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From the Department of Internet Dating

April 8, 2010

It rained the day I painted my nails black. Hard, pounding rain. Against the screen in the windows, sliding down the panes, splattering into dark mud… We sat on the couch, nursing colds, disappointment, and lonely failure, together. She slid the nail polish brush over her nails while flipping through a magazine. The television blinked in the background. I watched her almost-absent-minded strokes fill with blood red color. I watched the rain stream down the window. I took a deep breath and willed a new beginning, a new identity, a new life that knew nothing of the past three years. A life that knew nothing of professional identity and personal sacrifice. I walked to the kitchen and rummaged through her nail polish collection, grabbing the darkest color I could find. She tossed me a magazine, and I concentrated on long strokes, round edges, and the sound of the rain. A match.com ad came on the television, and she threatened to sign me up. She always did. I always rolled my eyes. This time, I said OK.

She made my profile for me. Checked the boxes, answered the questions, uploaded the photos. Most days she knows me better than I know myself. I get lost in the maze of quiet, layered conversations ongoing in my head. I chose a user name, and she completed the rest. I watched with my head on her shoulder as she easily navigated the questions, identifying my most patterned behaviors and personality traits. I wondered how I manage to complicate things so much in my head; she had all my answers so easily, but I supposed she had never heard the options, choices, don’ts, doubts, worries, and wonder. It all must be so much clearer without some of that white noise and shrilled screeching. She hit submit, and we waited for verification. I waited for verification – I waited for an unknown computer to say, “Yes, go ahead, you are suitable for dating.”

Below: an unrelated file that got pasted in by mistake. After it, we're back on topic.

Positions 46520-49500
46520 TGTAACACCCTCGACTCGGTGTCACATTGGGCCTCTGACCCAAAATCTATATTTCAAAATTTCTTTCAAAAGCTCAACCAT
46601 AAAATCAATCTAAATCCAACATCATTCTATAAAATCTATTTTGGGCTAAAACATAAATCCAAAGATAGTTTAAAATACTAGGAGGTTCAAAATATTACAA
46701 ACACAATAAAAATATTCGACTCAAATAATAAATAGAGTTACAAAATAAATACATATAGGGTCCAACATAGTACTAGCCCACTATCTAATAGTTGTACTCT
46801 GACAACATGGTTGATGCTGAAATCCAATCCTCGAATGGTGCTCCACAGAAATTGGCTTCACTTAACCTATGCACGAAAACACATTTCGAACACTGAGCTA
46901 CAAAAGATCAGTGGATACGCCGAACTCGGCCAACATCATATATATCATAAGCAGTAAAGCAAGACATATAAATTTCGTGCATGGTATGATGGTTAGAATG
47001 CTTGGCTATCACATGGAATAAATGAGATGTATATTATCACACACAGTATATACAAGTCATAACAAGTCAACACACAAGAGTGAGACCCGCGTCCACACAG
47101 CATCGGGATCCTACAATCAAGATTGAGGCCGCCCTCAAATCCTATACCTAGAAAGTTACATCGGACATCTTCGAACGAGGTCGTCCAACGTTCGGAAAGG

I can’t say that I hated it from the start, but it didn’t feel like the unexpected smile that comes when when someone new catches my eye. Or the way silent intrigue scans for a wedding band, hopeful. It didn’t feel like soft sweatpants at the end of a long day, a sigh of relief, the waiting is over and the best part is about to begin. Instead the muscle across my shoulders tightened with each click of the next number on the bottom right of the page. The same way I browse for bathing suits every other summer – wrong fit, wrong fit, wrong fit – I flew through pages and profiles.

Inevitably, she stopped me. I knew she would. She slid the computer from my lap, reminded me to have an open mind, and hit the “wink” button on somebody’s profile. She navigated every initial interaction I had on that site. I’d take it from there, of course. Reply to messages, delete messages, and judge, judge, judge every face that popped up on the screen. I called upon skills I learned during the summer after seventh grade, when we would flip through the yearbook, critiquing the person behind each face. I hated it at twelve; I grew to hate it again at twenty-six. Wrong fit, wrong fit, wrong fit, but I’ll try to charm you with my words, part with my phone number, and agree to meet you out – because I have an open mind while I silently judge, judge, judge.